alternative. As a result, more and more people are likely to
experience injustice by the country’s courts.
Unless steps are taken now with the view of addressing the present
crisis in the judiciary system and finding short and long- term
solutions, a situation may arise where people take the law into their
own hands. There are two main reasons why many Somalilanders who had
experienced judicial injustice still go through the system:
Somalis & The Future
By David H. Shinn
Adjunct Professor, Elliott School of
The George Washington University
There remains the issue of Somaliland,
which declared its independence from Somalia. The authorities in
Somaliland clearly need to resolve their territorial differences with
Puntland. In the meantime, persons living in Somaliland have no
incentive to negotiate with the failed state of Somalia. They rightly
ask: with whom are they expected to negotiate? Until Somalia achieves
some form of viable national government, federal or otherwise,
Somalilanders find it pointless to consider such discussions.
A Statesman In
An interview with Abdulkadir Ismail Jirde
Peace Times, December 2003
He always has a pertinent point to make. Soft-spoken, he reminds
lecturers and students alike that there are other ways of life, other
systems of governance; that there is life after state failure.
Abdulkadir Ismail Jirde has experienced, firsthand, the terrifying
ordeal of living in a collapsed state. Deputy Speaker of the House of
Representatives in Somaliland since 1997, the 53-year-old remembers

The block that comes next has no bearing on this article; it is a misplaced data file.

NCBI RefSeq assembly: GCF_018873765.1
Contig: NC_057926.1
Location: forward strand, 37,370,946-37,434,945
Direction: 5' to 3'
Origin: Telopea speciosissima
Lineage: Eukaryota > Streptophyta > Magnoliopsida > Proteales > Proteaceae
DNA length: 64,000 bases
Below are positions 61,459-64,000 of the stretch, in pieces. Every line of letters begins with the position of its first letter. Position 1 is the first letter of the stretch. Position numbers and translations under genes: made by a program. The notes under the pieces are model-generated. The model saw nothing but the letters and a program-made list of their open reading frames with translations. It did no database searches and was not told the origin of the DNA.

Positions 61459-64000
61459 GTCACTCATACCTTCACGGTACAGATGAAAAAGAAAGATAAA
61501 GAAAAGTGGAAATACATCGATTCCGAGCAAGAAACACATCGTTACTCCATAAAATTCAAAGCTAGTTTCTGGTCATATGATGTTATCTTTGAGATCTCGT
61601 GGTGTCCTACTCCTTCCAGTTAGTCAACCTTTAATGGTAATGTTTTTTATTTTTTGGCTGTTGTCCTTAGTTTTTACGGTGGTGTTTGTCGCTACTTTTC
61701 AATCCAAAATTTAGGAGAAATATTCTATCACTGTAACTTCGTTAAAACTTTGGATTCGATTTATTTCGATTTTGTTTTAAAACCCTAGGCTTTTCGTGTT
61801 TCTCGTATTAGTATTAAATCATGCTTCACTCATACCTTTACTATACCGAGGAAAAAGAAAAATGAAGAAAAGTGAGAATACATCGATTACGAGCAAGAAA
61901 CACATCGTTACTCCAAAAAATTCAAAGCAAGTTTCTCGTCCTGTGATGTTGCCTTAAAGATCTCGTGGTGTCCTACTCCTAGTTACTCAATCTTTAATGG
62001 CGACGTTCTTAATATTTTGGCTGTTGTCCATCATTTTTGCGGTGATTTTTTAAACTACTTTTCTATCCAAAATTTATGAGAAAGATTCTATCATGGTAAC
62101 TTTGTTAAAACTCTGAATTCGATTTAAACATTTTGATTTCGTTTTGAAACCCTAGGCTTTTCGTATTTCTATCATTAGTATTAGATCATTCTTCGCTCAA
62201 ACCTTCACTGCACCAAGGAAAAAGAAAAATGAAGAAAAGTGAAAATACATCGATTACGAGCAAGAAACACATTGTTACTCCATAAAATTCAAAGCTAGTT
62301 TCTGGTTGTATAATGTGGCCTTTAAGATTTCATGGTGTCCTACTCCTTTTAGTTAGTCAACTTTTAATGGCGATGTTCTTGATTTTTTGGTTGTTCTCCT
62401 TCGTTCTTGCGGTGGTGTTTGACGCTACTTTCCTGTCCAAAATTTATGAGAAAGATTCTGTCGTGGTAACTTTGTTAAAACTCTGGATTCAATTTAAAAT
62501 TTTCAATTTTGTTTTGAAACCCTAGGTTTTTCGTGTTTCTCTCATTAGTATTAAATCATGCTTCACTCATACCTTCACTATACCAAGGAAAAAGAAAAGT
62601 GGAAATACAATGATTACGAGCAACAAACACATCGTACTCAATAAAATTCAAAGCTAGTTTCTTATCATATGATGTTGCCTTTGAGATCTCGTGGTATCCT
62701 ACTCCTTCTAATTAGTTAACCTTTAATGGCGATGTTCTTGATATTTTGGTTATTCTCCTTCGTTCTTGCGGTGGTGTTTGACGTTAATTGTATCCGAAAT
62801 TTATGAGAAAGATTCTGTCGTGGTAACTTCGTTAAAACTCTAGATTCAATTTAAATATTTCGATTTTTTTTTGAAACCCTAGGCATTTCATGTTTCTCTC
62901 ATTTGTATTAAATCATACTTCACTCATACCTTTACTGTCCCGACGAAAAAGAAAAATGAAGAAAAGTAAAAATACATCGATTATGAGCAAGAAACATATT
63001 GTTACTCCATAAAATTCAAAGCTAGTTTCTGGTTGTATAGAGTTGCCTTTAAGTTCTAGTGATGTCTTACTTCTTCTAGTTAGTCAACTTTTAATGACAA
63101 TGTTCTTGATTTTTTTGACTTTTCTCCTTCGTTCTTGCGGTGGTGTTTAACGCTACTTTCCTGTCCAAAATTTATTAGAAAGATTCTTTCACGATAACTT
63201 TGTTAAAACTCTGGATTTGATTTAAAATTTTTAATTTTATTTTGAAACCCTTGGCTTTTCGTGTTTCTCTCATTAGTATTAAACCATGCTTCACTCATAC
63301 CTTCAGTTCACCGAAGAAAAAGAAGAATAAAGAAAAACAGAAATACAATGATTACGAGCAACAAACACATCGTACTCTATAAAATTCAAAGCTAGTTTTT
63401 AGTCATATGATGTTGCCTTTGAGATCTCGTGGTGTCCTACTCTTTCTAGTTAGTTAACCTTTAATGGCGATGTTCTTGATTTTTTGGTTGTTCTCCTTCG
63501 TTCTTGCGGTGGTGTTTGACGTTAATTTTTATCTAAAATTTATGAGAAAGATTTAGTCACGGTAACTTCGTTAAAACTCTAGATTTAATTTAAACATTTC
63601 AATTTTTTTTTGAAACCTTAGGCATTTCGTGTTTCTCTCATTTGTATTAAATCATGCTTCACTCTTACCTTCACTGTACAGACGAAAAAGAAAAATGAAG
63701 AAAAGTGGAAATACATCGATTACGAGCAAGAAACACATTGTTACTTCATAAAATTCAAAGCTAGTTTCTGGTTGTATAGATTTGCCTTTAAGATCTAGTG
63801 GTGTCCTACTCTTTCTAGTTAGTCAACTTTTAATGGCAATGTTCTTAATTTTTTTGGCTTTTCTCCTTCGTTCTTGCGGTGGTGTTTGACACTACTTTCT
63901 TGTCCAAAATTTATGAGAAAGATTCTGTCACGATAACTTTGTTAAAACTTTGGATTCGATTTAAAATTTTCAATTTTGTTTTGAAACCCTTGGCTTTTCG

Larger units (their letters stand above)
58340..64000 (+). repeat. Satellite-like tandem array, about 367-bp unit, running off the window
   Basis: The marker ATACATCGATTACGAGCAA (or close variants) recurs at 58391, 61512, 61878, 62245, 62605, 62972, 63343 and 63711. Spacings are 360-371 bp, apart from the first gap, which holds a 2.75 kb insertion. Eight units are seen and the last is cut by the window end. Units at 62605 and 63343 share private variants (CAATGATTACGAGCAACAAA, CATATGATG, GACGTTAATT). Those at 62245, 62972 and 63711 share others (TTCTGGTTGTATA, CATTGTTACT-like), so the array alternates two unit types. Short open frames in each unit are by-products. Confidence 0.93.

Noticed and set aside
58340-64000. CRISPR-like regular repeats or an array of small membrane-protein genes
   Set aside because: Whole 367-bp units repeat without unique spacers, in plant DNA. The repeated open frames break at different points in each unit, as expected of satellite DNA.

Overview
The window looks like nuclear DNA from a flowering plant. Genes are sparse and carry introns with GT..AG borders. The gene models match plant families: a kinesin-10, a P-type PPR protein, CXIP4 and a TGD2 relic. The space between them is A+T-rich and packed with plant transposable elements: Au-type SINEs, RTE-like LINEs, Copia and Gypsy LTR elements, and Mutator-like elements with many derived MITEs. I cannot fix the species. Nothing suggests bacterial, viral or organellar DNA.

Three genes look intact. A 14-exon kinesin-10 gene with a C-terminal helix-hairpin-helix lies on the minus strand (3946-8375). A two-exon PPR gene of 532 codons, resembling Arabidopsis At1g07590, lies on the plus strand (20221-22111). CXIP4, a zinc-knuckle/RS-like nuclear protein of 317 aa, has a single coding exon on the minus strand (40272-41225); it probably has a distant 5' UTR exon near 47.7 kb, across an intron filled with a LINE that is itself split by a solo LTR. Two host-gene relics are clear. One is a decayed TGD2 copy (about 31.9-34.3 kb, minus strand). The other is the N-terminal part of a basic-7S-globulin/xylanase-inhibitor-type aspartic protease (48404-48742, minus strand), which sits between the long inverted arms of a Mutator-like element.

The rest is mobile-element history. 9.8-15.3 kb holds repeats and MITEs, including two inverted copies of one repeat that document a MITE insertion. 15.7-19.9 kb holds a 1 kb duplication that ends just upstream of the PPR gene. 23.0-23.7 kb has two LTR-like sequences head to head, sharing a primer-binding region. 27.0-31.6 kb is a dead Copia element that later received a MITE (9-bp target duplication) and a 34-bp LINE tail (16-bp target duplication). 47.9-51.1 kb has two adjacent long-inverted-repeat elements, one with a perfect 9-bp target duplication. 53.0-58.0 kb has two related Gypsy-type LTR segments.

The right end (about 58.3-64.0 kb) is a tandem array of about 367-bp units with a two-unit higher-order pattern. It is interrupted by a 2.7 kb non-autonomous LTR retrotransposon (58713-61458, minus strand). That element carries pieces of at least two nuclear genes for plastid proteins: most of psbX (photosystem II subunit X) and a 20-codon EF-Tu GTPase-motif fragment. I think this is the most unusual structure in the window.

the fighting that broke in December 1990 in Mogadishu. He recalls
running for miles with a gunshot wound in his arm-shot at in spite of
the fact that he wasn’t involved in the fighting – until he ran into
someone he knew would help him.
Somaliland & Africa’s Territorial Order, Part 1V
Ian S. Spears
State-like entities such as Somaliland are
often more viable in terms of their ability to manage their own
territory, to provide basic services, and in terms of their internal
cohesiveness. In any other era, when the juridical nature of statehood
did not have the prominence it has today, it would have been these
more logical and viable sub-units which formed the community of
states. In light of the Western desire to re-establish political
authority in previously collapsed states such as Somalia as a hedge
against terrorism, a viable government in Hargeisa is particularly
attractive. The argument here is not that all states-within-states
need to be formally recognized. Even without recognition, these
emerging political units can still serve as important foundations to
help build peace and sustain development beyond the short run.
From The Cold War
At the same time Siad Barre did not deny
that there were progressive developments in Ethiopia. He distanced
himself from reactionary leaders of Arab countries: Sudan, Egypt, and
Saudi Arabia, who sought to liquidate the progressive regime in
Ethiopia. Siad called the President of the UAR [Anwar] Sadat a